In a future article, we will go into detail about how our planning services work, but first let’s look at how DIY planning can go wrong by looking at five of the most common failures you are likely to encounter when using online DIY estate planning documents, instead of working with a lawyer.
One Size Does Not Fit All
“In preparing for battle, I have always found that plans are useless, but PLANNING is indispensable.” -Dwight D. Eisenhower, Former U.S. President and Commander of Allied Forces during WWII
A typical set of documents that you get from an online DIY estate planning service (and even many estate plans created by lawyers) will usually include three to five basic legal documents: a will, a financial power of attorney, a healthcare directive, possibly a trust, and a legal guardian nomination if you have minor children. By now, it’s fairly common knowledge that these are the legal documents needed in case you become incapacitated or when you die.
What isn’t common knowledge and what isn’t adequately covered by any online legal document service or even by many lawyers is what needs to go into those documents. It also doesn’t include what’s needed to ensure those documents actually work for the people you love when they need them.
You see, standard documents simply cannot address the real-life complexities of your family dynamics, your assets, and the ever-changing circumstances of your life. Contrary to what the DIY services would like you to believe, estate planning is not a one-size-fits-all, once-and-done kind of deal. Even if you think your particular assets and family situation are simple, that turns out to almost never be the case. You are more likely to face one of the following issues that can leave your loved ones at risk.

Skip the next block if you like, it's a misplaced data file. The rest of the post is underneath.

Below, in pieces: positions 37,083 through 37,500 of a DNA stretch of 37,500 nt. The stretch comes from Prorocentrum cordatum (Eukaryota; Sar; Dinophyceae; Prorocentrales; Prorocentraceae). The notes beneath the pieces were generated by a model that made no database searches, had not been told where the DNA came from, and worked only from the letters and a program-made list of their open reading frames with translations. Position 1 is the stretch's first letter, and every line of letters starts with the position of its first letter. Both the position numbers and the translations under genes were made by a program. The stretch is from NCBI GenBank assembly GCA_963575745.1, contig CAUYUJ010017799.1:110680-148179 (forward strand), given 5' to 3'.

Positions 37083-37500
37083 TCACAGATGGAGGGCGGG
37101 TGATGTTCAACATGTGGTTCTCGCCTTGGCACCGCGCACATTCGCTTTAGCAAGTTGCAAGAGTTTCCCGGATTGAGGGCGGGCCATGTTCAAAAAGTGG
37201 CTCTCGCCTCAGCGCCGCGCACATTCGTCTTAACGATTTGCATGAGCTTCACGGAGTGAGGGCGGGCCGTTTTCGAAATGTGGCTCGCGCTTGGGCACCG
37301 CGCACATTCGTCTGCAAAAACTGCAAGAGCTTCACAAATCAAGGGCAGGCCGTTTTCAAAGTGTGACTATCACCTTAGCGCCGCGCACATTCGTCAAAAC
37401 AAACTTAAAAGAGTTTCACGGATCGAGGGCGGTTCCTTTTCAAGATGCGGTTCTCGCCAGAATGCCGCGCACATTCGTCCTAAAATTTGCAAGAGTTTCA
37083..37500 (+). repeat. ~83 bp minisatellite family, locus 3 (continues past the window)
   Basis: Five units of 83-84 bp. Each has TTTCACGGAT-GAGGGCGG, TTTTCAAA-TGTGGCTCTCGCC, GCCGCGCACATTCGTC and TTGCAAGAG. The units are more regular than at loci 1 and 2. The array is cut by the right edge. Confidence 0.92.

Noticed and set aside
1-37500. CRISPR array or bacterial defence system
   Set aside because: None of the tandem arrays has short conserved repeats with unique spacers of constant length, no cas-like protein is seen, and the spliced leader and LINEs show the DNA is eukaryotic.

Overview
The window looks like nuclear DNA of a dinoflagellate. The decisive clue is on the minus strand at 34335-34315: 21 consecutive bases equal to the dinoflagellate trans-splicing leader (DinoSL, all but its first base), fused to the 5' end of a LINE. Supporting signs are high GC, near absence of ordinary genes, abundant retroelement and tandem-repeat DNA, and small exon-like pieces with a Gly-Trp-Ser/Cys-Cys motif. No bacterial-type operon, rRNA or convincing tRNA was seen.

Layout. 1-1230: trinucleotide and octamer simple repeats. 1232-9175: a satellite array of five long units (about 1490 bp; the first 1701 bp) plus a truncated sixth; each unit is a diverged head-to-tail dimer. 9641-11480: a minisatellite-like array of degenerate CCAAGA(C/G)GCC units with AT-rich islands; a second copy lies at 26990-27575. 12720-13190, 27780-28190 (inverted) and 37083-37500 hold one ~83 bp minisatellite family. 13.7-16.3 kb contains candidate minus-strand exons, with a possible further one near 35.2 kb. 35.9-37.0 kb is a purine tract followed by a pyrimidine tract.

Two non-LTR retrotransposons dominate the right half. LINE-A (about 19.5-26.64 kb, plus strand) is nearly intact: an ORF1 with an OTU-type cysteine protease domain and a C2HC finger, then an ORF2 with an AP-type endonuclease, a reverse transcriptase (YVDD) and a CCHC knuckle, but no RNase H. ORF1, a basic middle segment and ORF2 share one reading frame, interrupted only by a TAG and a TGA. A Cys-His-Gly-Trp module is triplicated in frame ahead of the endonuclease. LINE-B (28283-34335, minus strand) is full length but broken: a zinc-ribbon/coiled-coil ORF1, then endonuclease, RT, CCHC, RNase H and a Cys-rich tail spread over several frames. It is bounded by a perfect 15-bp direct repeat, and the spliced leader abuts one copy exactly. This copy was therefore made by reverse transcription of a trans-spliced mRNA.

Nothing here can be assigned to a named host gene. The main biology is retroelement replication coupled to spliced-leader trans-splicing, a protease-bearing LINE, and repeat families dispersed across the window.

5 Ways Your DIY Estate Plan Can Fail
- Thinking A Will Is Enough
One of the ironic things about estate planning is that the one legal document everyone thinks they need most is the one legal document that actually accomplishes the least. Yes, you know you need a will, but a will alone doesn’t do much.
A will can ensure the people you choose are the ones who handle your affairs and who ensure your assets go where you want them to go in the event of your death. A will does not keep your family out of court. In fact, relying on a will alone ensures your family and friends have to go to court when you die. Plus, a will doesn’t even come into play if you are incapacitated. In addition, if you have minor children, relying on a will alone to designate their legal guardians could leave your kids vulnerable to being taken out of your home and into the care of strangers.
- Improper Execution
You could have the best documents in the world, but if you fail to sign them, or sign them improperly, they will fail. It may seem silly, but it’s true. We’ve seen family after family who brought us an estate plan after the death or incapacity of a loved one that we were not able to support them and act upon because the documents were either not signed or were signed improperly.
To be considered legally valid, certain estate planning documents like wills must be executed (i.e. signed, witnessed, and/or notarized) following very strict legal procedures. For example, many states require that you and every witness to your will must sign it in the presence of one another. If your DIY will doesn’t mention that condition (or you don’t read the fine print) and you fail to follow this procedure, the document can end up worthless.
If you have created or started a DIY estate plan and wish to have it reviewed, contact us, your local estate planning lawyer, to see how you can get a Family Wealth Planning Session at no cost to you. During this 2-hour session, we will review what would happen to your family and your assets with your current plan and discuss the best next steps for protecting your family.
Next week in part two of this series, we will cover the remaining three ways your DIY estate plan can fail and leave your family at risk.